Regardless of their kind support, both of my concerns proved true. I was already in trouble, and this was the culture of the church, at least a vocal minority of them.
I wish I could tell you things got better, but that would not be the truth. For decades I loved my vocation as a minister of the gospel. I felt called and gifted for this work. On almost a daily basis, I felt overwhelming joy over the privilege of serving in pastoral ministry.
However, during my two years at this megachurch, joy was nowhere to be found. During a particularly bad week, I told a good friend, “I’d rather be a dogcatcher than the pastor of this church.”
A poor pastor-church match
Why did things go south so quickly? Not because it’s a bad church. In fact, the church is mostly full of fine people. Many complicated factors converged to make my experience there so painful. Perhaps the most significant contributor was a poor pastor-church match. For example, we were a bad match:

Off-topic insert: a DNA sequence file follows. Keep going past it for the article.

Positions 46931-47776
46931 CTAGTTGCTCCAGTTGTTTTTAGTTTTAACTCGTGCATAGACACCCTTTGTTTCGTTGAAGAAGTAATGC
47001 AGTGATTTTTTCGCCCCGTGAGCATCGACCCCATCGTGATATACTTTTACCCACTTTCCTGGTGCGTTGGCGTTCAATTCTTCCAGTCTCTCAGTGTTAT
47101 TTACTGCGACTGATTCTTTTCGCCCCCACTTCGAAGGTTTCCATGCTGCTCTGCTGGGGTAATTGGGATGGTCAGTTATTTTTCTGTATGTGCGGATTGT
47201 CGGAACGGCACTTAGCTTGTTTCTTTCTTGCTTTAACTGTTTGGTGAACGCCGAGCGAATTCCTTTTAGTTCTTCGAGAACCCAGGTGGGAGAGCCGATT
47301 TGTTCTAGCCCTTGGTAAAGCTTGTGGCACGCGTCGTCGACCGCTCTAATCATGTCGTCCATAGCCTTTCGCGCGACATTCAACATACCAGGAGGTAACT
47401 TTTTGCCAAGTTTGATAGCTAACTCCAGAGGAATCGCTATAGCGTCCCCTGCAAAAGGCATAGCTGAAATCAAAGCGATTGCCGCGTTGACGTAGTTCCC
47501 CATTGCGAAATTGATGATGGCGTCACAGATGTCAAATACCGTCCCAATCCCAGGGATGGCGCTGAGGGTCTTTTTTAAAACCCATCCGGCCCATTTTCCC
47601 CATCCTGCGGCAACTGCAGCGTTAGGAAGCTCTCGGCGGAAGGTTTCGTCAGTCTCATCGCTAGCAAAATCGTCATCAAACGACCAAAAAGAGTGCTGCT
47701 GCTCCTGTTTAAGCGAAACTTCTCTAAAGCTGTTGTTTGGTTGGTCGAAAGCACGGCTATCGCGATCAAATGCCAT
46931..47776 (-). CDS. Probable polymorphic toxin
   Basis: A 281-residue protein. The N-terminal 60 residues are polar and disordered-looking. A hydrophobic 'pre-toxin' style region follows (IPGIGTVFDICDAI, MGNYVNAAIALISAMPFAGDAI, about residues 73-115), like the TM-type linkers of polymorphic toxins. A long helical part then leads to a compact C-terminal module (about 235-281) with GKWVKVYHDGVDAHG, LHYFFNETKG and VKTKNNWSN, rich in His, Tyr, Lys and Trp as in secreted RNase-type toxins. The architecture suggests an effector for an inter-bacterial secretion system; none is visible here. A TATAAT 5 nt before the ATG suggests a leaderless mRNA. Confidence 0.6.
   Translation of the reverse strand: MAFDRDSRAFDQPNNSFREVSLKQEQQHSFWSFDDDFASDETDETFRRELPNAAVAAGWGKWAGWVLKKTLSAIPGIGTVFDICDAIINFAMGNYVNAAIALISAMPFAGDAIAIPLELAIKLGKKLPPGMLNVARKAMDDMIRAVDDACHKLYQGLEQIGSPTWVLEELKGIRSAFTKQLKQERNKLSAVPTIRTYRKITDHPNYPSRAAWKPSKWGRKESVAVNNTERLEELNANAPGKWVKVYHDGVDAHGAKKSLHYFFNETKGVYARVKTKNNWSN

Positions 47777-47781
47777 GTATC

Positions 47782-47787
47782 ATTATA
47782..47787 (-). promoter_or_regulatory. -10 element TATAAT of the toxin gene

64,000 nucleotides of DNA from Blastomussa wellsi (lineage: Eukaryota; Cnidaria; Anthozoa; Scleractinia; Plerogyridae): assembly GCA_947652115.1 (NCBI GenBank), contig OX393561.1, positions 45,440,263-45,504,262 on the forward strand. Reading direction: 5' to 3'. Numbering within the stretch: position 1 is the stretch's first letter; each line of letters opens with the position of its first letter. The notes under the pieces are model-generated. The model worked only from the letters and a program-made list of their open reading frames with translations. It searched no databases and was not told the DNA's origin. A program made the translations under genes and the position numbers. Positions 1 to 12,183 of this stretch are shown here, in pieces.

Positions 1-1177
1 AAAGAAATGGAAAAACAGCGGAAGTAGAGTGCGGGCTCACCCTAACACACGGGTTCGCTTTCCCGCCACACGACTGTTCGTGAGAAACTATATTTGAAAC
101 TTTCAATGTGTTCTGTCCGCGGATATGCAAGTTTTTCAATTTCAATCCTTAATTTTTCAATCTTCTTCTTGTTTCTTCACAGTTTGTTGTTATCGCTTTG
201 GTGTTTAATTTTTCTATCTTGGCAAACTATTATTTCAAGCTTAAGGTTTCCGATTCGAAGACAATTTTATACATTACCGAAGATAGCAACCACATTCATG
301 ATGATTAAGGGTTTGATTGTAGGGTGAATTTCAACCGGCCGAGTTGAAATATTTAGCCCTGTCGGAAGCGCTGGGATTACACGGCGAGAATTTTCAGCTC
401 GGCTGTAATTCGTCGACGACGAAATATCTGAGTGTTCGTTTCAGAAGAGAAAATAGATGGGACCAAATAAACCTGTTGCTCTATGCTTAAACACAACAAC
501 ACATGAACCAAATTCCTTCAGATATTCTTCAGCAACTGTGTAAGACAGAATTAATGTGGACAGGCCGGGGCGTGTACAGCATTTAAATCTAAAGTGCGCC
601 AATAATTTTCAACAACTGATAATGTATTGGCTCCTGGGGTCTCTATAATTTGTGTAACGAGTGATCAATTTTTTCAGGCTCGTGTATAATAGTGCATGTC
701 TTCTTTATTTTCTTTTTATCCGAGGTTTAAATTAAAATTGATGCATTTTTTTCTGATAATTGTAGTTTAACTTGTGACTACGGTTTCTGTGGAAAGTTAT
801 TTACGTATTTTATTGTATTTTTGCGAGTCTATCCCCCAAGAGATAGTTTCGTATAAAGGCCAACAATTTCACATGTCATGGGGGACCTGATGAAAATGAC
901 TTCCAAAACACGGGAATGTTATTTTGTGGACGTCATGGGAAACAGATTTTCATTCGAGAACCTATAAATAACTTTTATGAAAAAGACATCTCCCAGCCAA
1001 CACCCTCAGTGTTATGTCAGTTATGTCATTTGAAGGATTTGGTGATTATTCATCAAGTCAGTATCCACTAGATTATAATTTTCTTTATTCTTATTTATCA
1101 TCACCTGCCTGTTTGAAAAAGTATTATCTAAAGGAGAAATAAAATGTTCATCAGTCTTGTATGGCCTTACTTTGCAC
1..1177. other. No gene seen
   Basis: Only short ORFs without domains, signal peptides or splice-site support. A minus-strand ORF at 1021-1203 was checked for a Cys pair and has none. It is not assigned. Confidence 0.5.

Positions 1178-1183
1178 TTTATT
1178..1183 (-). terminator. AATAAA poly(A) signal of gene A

- Liturgically. I prefer worship that blends both traditional and contemporary elements of praising God. A significant percentage of the congregation wanted only high-church, traditional, liturgical worship. Although I made few changes to the order of worship, many feared I would alter their beloved liturgical traditions.
- Homiletically. I am a Fred Craddock disciple who preaches narrative, storytelling sermons. Many members of the congregation despised narrative sermons and let me know about it every Monday morning for two years.